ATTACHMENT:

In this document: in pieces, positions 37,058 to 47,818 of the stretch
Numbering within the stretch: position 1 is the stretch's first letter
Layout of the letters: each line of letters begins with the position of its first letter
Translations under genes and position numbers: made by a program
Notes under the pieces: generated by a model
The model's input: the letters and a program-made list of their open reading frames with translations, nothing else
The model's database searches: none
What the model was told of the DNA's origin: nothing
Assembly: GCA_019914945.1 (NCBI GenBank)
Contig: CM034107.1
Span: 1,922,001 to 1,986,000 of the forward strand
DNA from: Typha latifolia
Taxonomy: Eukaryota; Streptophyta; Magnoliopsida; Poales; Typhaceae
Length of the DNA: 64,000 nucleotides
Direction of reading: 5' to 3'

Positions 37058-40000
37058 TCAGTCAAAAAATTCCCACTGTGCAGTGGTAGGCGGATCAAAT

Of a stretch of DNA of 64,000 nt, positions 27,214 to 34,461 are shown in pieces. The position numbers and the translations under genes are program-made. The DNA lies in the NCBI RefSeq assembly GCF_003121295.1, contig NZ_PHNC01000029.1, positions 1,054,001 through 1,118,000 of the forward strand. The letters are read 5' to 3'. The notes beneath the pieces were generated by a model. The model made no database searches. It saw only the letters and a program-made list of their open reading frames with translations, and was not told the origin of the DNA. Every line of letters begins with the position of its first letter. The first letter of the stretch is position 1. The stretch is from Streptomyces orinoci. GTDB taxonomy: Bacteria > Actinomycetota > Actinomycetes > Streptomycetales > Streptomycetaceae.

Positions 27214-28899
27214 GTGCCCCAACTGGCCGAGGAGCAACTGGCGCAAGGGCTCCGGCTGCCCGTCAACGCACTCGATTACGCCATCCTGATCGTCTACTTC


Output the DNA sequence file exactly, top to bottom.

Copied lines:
In this document: in pieces, positions 37,058 to 47,818 of the stretch
Numbering within the stretch: position 1 is the stretch's first letter
Layout of the letters: each line of letters begins with the position of its first letter
Translations under genes and position numbers: made by a program
Notes under the pieces: generated by a model
The model's input: the letters and a program-made list of their open reading frames with translations, nothing else
The model's database searches: none
What the model was told of the DNA's origin: nothing
Assembly: GCA_019914945.1 (NCBI GenBank)
Contig: CM034107.1
Span: 1,922,001 to 1,986,000 of the forward strand
DNA from: Typha latifolia
Taxonomy: Eukaryota; Streptophyta; Magnoliopsida; Poales; Typhaceae
Length of the DNA: 64,000 nucleotides
Direction of reading: 5' to 3'

Positions 37058-40000
37058 TCAGTCAAAAAATTCCCACTGTGCAGTGGTAGGCGGATCAAAT

Of a stretch of DNA of 64,000 nt, positions 27,214 to 34,461 are shown in pieces. The position numbers and the translations under genes are program-made. The DNA lies in the NCBI RefSeq assembly GCF_003121295.1, contig NZ_PHNC01000029.1, positions 1,054,001 through 1,118,000 of the forward strand. The letters are read 5' to 3'. The notes beneath the pieces were generated by a model. The model made no database searches. It saw only the letters and a program-made list of their open reading frames with translations, and was not told the origin of the DNA. Every line of letters begins with the position of its first letter. The first letter of the stretch is position 1. The stretch is from Streptomyces orinoci. GTDB taxonomy: Bacteria > Actinomycetota > Actinomycetes > Streptomycetales > Streptomycetaceae.

Positions 27214-28899
27214 GTGCCCCAACTGGCCGAGGAGCAACTGGCGCAAGGGCTCCGGCTGCCCGTCAACGCACTCGATTACGCCATCCTGATCGTCTACTTC